About ten days later, guess what. She called me the wrong name during lovemaking for a fourth time. I went off. My penis still in her, I reached over, turned on the light and confronted her, "What the hell?! Who the hell are you talking to?!" I pulled out and finally, finally confronted her. It was a brief confrontation and verbally combative, albeit in one direction. I finished by suggesting she get some counseling. Within a few short minutes, I could hear the rhythmic purr of her sleeping breath while I laid awake for the next several hours. And, what the fuck is up with that?! Apparently not something she needed to lose sleep over.
It would take years of denial, adherence to my values, more denial, self-doubt, depression, counseling, and suicidal thoughts to finally, finally come to grips. The obvious conclusion would be, she was cheating on me. At first blush, it may appear she was. However, I believe there was actually something even more disturbing going on here. She was doing something worse. What could be worse? I will get to that.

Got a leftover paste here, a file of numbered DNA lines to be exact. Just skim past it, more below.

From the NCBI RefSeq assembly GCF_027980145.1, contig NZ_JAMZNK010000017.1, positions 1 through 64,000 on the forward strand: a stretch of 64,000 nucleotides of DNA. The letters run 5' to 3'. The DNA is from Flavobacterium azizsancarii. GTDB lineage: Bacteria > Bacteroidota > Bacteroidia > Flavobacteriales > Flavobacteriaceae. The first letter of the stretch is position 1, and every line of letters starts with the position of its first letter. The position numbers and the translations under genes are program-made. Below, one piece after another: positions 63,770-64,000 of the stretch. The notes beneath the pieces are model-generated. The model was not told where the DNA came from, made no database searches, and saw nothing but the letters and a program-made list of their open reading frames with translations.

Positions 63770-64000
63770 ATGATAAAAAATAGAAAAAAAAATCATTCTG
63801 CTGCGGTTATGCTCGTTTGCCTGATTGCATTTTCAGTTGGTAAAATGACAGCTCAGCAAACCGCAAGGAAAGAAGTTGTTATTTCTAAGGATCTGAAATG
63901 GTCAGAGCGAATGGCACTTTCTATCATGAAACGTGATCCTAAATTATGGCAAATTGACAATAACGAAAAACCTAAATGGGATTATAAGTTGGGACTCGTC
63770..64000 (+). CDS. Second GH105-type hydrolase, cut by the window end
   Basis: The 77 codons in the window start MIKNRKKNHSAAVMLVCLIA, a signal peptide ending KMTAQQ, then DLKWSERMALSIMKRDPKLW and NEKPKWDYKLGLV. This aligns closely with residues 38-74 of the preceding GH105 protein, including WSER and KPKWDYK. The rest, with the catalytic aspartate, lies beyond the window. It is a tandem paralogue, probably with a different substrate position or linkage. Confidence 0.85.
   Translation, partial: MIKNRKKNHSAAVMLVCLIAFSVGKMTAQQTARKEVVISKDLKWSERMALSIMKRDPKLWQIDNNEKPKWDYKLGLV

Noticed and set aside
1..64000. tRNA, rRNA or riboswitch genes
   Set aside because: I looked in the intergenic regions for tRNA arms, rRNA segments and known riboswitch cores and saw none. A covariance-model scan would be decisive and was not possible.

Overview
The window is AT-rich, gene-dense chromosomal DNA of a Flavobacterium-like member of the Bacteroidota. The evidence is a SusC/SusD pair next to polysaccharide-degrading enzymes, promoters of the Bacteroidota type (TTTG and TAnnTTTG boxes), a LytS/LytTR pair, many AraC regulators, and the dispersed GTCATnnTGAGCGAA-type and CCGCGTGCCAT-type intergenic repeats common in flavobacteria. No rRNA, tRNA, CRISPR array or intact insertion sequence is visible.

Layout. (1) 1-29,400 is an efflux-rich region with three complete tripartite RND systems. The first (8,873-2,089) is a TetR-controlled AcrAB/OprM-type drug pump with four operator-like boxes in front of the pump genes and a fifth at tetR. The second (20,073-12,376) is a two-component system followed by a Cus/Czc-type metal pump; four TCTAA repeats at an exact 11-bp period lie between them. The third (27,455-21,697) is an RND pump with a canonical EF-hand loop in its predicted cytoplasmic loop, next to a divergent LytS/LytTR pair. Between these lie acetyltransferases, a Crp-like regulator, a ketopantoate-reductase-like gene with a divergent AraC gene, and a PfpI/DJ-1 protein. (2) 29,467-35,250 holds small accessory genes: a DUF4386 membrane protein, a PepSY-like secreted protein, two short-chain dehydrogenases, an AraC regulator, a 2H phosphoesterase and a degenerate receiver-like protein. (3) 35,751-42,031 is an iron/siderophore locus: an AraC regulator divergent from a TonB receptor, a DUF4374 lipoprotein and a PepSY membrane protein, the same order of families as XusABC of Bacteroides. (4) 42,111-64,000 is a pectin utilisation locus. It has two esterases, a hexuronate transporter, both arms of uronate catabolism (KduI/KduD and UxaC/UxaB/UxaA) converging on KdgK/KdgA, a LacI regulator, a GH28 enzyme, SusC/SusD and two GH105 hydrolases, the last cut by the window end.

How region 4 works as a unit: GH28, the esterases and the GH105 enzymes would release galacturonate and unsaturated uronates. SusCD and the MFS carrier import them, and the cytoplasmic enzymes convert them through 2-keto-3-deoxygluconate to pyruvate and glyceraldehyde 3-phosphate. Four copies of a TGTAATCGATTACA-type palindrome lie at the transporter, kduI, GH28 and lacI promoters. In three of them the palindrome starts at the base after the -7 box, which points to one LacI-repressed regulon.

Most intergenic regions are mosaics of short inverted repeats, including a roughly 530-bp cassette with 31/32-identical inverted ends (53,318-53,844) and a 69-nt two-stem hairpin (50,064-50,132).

With a kindergartner and a second grader asleep upstairs, I was in no hurry to upset the apple cart. That is, I did not want to rush to a conclusion where we separate. By separating, I could only see myself in some apartment, alone. I would deny myself the daily influence I deserved to have on my daughters. No way. I remember having thoughts of divorce, but again, I couldn't bear being parted from my kids. After the fourth wrong-name event and subsequent confrontation, we buried it. We didn't discuss it, mention it, or regard it for years. I didn't know it at the time, but I continued to revert to my training which was fine by her. That means silence. She would not have to explain it or own it. I would not have to confront it further. Let's pretend it didn't happen.